The final news round-up post of 2007 and a further three teams have announced when their 2008 challengers will be given the green light. Red Bull Racing, Honda and Ferrari have all confirmed dates and booked venues. Also in the news this week, Ferrari offer an unusual invitation to a photocopy shop employee and two pilots of the past are trying to remain with the sport they love.
In 2007, Ferrari chose a very low-key launch for their F2007. With a new driver line-up and quite a substantial change in team personnel, the squad simply invited a few journalists to their factory in Maranello and passed around a few photos of the car which they had previously taken. And it now looks as though the F2008 will receive a similar ceremony, being launched at a private test at Fiorano on January 6th. The Italian marque’s CEO, Jean Todt, will be in Malaysia at the time holidaying with his wife Michelle Yeoh. Therefore Todt will not be present in Italy, and the Frenchman also stated that he will not be attending every race during the season.
I won’t attend the launch on January 6th, as I’m coming back from a vacation in Malaysia on the following day. As for the races, I will go once in a while. Jean Todt.
After a dismal 2007 campaign which saw very few points for the Japanese team, you would also expect Honda to partake in a low-key launch for their RA108 car. In previous years the team have been known to overly hype up their chances of success, but last year they learned their lesson and chose not to seal their fate so early in the year. They would do well to continue this tactic.
Honda intend to launch at their Brackley Headquarters in Northamptonshire on January 29th, where CEO Nick Fry will be joined by both Jenson Button and Rubens Barrichello. New team boss Ross Brawn will also be present.
Red Bull Launch
The RBR4, Red Bull’s 2008 challenger, will debut at the first official test in Jerez on January 14th. The team have stated that following a woefully unreliable RBR3 which suffered serious gearbox issues, the new car will be a significant improvement. Designed by Adrian Newey, the RBR3 did have a good race pace, but the drivers were constantly let down when they couldn’t change gear, or lost one or all of them. With Geoff Willis employed to bolster Newey’s design department, it is hoped the problems have now been solved.
In 2007 we gave away approximately 24 points as a result of poor reliability, without which we would have been much closer to Renault and ahead of Williams.
This is therefore one of our key focuses for 2008. With the same engine as the factory Renault team they, more than any other team, are our barometer. 2008 is certainly set to be another very close season. Christian Horner.
Snitch Gets Invite To Maranello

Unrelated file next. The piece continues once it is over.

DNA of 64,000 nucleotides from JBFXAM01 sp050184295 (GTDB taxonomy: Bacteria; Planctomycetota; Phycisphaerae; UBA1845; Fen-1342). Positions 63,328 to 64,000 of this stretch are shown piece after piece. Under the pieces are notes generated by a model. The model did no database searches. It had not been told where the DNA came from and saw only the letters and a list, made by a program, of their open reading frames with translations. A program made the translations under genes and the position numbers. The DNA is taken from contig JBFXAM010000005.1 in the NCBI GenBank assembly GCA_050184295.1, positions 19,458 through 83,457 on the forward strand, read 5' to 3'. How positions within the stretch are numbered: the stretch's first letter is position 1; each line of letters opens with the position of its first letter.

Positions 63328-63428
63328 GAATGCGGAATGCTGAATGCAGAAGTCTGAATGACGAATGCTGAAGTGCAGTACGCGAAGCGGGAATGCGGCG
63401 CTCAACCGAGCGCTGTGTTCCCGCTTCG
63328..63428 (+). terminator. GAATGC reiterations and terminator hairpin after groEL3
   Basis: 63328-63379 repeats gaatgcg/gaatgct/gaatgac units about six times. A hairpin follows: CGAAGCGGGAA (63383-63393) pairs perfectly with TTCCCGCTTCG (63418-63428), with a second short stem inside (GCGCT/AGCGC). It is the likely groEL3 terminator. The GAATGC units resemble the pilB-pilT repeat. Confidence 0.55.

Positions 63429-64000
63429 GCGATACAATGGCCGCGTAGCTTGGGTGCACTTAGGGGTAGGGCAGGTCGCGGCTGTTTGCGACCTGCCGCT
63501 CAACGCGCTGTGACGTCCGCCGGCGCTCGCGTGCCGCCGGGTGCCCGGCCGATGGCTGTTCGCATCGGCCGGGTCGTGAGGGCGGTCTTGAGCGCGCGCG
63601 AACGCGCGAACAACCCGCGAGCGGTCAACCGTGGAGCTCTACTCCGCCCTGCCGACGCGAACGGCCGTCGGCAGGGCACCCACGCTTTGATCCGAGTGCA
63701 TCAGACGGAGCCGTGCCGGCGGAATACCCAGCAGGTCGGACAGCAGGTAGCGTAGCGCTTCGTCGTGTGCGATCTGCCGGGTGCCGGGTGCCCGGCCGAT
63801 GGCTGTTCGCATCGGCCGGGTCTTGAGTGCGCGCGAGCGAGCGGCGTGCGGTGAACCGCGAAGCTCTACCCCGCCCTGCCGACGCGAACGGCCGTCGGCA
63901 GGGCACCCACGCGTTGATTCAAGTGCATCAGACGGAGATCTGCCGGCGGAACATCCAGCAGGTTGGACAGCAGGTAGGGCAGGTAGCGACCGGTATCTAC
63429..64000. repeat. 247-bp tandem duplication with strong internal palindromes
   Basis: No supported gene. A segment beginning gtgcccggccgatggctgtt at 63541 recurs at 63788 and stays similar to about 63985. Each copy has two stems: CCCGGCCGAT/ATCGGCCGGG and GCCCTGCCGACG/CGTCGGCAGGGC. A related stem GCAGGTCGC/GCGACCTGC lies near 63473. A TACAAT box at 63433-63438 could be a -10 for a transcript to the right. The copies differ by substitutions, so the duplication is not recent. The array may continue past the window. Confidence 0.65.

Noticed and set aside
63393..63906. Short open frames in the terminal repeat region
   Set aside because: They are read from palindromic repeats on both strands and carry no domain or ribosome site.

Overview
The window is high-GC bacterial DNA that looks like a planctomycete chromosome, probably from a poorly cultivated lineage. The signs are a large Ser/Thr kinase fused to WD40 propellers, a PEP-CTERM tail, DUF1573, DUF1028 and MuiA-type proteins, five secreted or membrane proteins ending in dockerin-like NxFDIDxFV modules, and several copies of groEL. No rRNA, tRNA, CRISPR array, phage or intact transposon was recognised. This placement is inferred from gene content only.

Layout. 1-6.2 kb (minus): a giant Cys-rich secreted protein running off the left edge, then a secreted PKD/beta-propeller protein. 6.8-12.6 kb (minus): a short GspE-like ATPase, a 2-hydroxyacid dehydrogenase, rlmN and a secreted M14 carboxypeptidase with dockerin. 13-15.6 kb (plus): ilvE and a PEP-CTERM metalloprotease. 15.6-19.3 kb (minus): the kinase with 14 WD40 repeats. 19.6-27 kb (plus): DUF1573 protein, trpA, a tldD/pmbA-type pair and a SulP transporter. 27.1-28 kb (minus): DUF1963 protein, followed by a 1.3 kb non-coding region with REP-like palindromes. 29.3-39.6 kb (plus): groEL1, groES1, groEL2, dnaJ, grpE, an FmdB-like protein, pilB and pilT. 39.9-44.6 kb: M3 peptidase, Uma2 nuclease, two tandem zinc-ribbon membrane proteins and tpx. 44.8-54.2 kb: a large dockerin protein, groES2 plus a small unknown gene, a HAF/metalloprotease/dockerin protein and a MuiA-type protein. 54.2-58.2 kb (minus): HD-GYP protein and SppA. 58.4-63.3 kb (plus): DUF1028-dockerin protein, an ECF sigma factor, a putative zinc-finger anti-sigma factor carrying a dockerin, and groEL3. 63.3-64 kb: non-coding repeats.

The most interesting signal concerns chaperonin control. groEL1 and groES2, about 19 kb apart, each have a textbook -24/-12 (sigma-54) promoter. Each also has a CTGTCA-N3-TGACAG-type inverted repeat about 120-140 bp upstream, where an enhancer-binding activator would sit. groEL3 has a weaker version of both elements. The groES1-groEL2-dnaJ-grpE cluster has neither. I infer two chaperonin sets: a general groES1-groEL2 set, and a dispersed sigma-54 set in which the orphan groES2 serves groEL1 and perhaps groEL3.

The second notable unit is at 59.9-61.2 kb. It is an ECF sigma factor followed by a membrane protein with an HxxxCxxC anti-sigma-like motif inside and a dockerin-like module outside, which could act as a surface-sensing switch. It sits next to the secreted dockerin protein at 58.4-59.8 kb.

One of the slightly humorous aspects of the whole Stepneygate saga was how Ferrari came to know that McLaren had their data. It was rumoured back in the summer that Mike Coughlan’s wife had taken the 780 page document to a local copying shop in Woking to make a duplicate. Apparently, an employee of the shop realised what he was handling and informed the Scuderia.
To me, this sounds a little too implausible, but I cannot completely rule it out as a ridiculous rumour. After all, it could have really happened.
Anyway, according to Ferrari president Luca di Montezemolo, they have invited the employee to Italy to see their test track and factory.
If it had not been for that photocopy man we would not have known anything about this story. That’s why we have invited him to the Mugello race track and will invite him to our factory. Luca di Montezemolo.
Wurz & Karthikeyan Still Want In On Formula One
Alex Wurz chose to retire last season, hanging his oddly coloured boots up at the Chinese Grand Prix and letting new-boy Kazuki Nakajima take over in the Williams. Therefore, the chance of Wurz actually returning to competitive F1 racing is highly unlikely. However, the Austrian has stated recently that he doesn’t intend to completely walk away from the sport.
According to sportnet.at, Wurz hinted at a new role within the sport, saying “I am working on some things, but at the moment this is not for the media.”
And former Jordan racer Narain Karthikeyan has spoken recently about his itch to return to competitive racing again. The Indian recently won his first A1GP China driving for the Indian team, and buoyed by this success he clearly wants to return to the F1 grid. In 2005, Narain became India’s first Formula One driver, although his tenure at the Jordan squad proved unsuccessful. But with an Indian Grand Prix on the horizon, penned in for 2010, and Indian businessman Vijay Mallya buying Spyker (now renamed Force India), Narain can see himself coming back.
Definitely, there is an unfinished business in F1. There is still time, it will happen sooner rather than later. A1GP for me is not a step back, only a step to the side. I race as hard as possible and try and achieve the best. Narain Karthikeyan.
However, the 30-year-old has competition from young Indian GP2 driver Karun Chandhok. Karun is enjoying good performances in the F1-feeder series and recently tested with Red Bull alongside some of the sports biggest names. While India looks to play a major role in motor sport in the coming years, I’m not so sure the plans include Narain. But we shall see. If not the pace, Narain certainly has the enthusiasm.